As search engine crawlers (and in particular Google) continue to integrate rendering into their crawling and indexing process, as SEOs we need to pay increasing attention to the effects of rendering on our web pages.
If the rendered HTML contains major differences to the response HTML, this might cause SEO problems. It also might mean that you are presenting web pages to Google in a way that differs from your expectation.
If these things are changing during rendering, why are they changing?
And perhaps more pertinent still: should they be changing?
All this is to say that differences in the rendered HTML is not inherently bad, and the intention of the comparison feature is twofold;
And one other thing, that might not be obvious - if you have a site whereby no content is changed during rendering, you don't need to concern yourself with this sort of thing, and crawling with the HTML Crawler is perfectly adequate for carrying out audits.
The first thing to note is that this report is only available using the Chrome Crawler, which you need to select during the initial audit setup:
Make your other data analysis selections, and start the audit running. When using the Chrome Crawler, it will automatically create the Response vs Render report, which is accessible in the left hand menu:
You will be presented with 6 pie charts, which show the effects of rendering on each of 6 key SEO elements: Meta robots, Canonical, Title, Meta Description, Internal Links, External links.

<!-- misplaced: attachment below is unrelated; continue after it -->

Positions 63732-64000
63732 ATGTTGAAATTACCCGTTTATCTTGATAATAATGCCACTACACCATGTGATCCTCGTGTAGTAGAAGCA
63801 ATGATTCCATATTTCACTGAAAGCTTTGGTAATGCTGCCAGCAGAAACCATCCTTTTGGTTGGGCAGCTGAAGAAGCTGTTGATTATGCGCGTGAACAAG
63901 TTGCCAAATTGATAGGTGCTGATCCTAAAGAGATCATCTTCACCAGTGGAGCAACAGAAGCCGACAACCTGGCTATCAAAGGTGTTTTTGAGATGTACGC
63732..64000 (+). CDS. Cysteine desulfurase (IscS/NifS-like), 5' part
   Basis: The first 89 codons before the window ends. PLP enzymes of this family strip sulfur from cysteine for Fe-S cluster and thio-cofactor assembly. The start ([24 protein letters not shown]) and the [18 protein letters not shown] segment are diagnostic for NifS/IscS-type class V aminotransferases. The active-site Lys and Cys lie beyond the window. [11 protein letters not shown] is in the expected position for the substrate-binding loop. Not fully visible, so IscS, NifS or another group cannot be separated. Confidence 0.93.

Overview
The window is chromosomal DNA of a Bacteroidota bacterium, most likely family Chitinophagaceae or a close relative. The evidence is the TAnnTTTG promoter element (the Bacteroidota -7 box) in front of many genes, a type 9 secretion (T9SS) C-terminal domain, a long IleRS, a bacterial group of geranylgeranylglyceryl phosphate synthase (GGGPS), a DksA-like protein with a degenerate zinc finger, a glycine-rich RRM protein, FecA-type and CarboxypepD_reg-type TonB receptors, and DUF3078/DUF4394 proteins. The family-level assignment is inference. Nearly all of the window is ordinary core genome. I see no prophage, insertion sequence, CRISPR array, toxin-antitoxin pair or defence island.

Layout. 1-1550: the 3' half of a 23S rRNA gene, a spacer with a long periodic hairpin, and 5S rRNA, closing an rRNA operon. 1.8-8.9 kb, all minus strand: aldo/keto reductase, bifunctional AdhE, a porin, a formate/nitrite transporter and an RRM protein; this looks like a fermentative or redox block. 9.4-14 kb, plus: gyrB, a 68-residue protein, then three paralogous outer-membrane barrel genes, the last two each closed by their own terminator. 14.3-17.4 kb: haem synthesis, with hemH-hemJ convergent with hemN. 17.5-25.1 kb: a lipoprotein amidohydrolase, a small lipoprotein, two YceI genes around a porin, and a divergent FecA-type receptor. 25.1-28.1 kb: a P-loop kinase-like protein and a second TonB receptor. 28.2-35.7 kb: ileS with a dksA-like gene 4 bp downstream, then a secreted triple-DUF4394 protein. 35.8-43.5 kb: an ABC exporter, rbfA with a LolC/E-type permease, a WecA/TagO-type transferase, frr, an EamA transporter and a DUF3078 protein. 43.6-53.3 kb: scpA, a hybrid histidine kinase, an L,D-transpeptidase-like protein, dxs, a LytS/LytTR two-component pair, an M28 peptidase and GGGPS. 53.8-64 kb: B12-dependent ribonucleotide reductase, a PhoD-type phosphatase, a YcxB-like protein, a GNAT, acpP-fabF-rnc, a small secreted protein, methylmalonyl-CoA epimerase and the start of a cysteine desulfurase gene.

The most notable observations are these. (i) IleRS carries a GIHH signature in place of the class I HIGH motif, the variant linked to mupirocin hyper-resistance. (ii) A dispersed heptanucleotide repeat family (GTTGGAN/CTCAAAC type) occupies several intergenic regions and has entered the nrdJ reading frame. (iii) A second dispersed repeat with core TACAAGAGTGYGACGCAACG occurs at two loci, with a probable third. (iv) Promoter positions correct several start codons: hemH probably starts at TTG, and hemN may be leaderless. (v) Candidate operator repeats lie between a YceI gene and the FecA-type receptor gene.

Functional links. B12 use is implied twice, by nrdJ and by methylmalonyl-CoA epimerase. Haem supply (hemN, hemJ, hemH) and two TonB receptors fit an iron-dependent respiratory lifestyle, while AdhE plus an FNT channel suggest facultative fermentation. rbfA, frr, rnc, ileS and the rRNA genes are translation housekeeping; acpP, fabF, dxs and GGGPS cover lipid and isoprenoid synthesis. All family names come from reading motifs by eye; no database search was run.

The pie chart segments correspond to:
Clicking on the corresponding chart segment (or number in the data table below) will bring you to a URL List showing you all the affected URLs, and the relevant data:
The 6 key elements are shown as different pie charts in the report:
You want to pay particular attention to:
Bear in mind that 'index' is the default status, and 'noindex' is an explicit instruction to not index the page content.
This is particularly important when you consider that if Google find 'noindex' in the response, they will not render the page at all. Any kind of mismatch in the meta robots should be investigated as a matter of priority, as it can impact indexing and therefore rankings.
With this one, if the canonical URL is different in the rendered HTML, the important question to ask is, 'is this the correct canonical URL?'.
After meta robots, this is possibly the most important of the elements analysed in this report, as link signals feed into Google's evaluation of page strength and relevancy.
For both internal and external links (below), the pie chart segments are actually slightly different: